'Zero day attacks' and other advanced threats are changing the cyber security landscape in Asia and beyond, says Anshuman Singh, Group Product Manager, Barracuda Networks.
How has the threat landscape changed over the years? What are the threats uppermost in the minds of security professionals?
The monetisation of hacking has permanently changed the threat landscape for the foreseeable future.
Cyber security is no longer an arena where paid professionals square off against talented hobbyists. It is now a battleground where trained professionals duke it out in a never-ending race to find and exploit or patch every possible hole in security infrastructure. Hackers are banding together and forming teams that carry out coordinated attacks. This has also led to them using more advanced and sophisticated attack vectors.
Right now, a big concern for many security professionals are "zero day attacks", which are undiscovered exploits and bugs in the software or hardware stack. Testing and securing software can be a challenge and finding all the bugs in your own software is not a guaranteed thing.
Defending against advanced persistent threats is another large concern. In the past, most hackers were individuals operating independently. With the advent of cyber warfare and the rapid monetisation of hacking, larger highly collaborative groups are able to actively coordinate efficient and organised attacks on companies.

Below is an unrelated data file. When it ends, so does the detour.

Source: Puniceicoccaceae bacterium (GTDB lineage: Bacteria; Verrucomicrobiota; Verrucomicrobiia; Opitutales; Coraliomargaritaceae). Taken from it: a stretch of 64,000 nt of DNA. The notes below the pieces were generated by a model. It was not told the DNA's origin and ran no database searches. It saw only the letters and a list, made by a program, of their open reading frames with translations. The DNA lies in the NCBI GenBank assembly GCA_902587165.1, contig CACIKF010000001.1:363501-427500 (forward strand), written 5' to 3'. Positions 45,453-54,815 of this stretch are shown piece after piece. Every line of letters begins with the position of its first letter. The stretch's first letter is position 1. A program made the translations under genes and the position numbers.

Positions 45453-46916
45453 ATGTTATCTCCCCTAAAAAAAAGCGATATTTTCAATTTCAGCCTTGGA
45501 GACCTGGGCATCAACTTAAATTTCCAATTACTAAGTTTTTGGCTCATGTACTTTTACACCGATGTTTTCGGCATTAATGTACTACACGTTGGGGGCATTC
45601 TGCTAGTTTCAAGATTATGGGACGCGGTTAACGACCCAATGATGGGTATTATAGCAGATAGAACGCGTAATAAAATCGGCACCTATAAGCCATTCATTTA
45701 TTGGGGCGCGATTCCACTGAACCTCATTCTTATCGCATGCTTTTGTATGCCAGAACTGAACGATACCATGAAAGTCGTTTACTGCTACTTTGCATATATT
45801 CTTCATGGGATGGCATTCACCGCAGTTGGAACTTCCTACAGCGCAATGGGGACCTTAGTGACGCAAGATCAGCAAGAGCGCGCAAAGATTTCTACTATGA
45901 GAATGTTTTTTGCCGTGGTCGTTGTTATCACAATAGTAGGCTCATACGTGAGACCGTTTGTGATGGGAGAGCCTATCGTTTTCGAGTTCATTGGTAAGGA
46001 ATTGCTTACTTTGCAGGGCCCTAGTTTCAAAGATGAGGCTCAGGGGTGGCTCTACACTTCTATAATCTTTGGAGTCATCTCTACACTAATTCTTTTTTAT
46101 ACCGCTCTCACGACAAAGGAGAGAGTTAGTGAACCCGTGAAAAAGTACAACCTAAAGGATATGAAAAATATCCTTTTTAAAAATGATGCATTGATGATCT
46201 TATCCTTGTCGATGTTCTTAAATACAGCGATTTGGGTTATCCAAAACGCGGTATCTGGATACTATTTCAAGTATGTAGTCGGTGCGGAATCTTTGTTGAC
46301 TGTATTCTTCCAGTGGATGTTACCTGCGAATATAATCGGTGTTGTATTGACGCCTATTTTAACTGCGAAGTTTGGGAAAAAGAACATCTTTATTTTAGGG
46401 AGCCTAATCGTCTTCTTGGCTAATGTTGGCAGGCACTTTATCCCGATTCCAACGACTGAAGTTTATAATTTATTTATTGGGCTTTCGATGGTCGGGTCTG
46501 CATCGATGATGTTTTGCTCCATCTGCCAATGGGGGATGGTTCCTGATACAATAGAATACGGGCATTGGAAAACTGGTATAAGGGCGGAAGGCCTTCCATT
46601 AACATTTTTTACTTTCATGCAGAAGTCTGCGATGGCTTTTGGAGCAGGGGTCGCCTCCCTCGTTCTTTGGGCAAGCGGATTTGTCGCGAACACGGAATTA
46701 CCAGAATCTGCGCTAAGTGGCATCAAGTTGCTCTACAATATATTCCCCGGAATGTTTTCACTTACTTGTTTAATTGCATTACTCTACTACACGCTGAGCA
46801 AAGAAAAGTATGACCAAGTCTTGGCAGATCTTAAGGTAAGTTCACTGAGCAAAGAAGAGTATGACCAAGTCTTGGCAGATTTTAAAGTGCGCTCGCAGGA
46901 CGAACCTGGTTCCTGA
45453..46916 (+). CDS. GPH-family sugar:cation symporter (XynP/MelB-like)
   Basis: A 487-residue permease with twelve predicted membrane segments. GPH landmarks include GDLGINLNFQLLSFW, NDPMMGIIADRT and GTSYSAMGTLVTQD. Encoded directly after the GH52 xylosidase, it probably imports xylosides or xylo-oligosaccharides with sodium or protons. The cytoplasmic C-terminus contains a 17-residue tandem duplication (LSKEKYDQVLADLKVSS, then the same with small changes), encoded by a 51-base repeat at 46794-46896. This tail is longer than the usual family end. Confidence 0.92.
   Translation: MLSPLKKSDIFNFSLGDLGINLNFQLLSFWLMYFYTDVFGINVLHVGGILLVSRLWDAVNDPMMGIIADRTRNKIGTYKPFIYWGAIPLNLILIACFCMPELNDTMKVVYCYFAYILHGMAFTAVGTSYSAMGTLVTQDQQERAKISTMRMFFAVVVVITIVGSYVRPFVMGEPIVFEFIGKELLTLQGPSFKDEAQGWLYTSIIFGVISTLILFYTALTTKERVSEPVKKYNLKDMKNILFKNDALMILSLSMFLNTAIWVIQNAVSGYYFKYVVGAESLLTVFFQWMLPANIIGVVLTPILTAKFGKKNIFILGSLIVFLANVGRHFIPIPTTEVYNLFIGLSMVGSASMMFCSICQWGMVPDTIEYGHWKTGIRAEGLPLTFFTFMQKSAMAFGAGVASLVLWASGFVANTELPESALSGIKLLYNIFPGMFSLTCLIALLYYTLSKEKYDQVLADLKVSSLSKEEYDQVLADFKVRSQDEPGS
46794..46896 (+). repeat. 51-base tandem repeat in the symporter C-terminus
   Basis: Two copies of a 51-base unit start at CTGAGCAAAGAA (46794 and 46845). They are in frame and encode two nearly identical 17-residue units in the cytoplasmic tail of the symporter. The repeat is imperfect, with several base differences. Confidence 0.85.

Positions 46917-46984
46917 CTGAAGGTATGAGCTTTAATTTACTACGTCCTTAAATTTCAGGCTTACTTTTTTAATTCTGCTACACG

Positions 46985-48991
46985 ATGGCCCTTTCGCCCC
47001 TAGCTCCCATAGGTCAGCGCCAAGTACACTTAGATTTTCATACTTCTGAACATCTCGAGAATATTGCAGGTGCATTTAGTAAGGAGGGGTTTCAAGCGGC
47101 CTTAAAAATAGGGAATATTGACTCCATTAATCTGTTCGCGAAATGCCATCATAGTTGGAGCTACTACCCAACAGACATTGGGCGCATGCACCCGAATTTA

Also, while DDoS attacks have been around for the longest time, they are morphing from being only a network layer phenomenon to being an application layer construct. Today they are an even bigger threat to businesses especially with increasing amounts of business transactions being moved online. Every time ecommerce functions go down, you are losing potential revenue gains. The problem is so severe that financial institutions have even started switching to "always on" DDoS mitigation.
What are some of the most active threats in the Asia Pacific region?
There are advanced persistent threats (APTs) where a group or organisation actively targets a specific entity. These groups normally have a high level of ability and the resources available to persistently attack a single company. Companies at risk of being the target of APTs tend to be those that hold a large amount of personally identifiable information. These include the likes of banks and other financial institutions as well as institutes of higher learning.
Another active threat in APAC would be botnets. As Asian nations continue to improve their networks and the computing power of personal computers catch up with those in other developed nations, it is likely that we will see more computers in the region being targeted by bot herders. Nations with faster Internet speeds and higher computing power tend to be more attractive targets for bot herders looking to increase their botnet armies.
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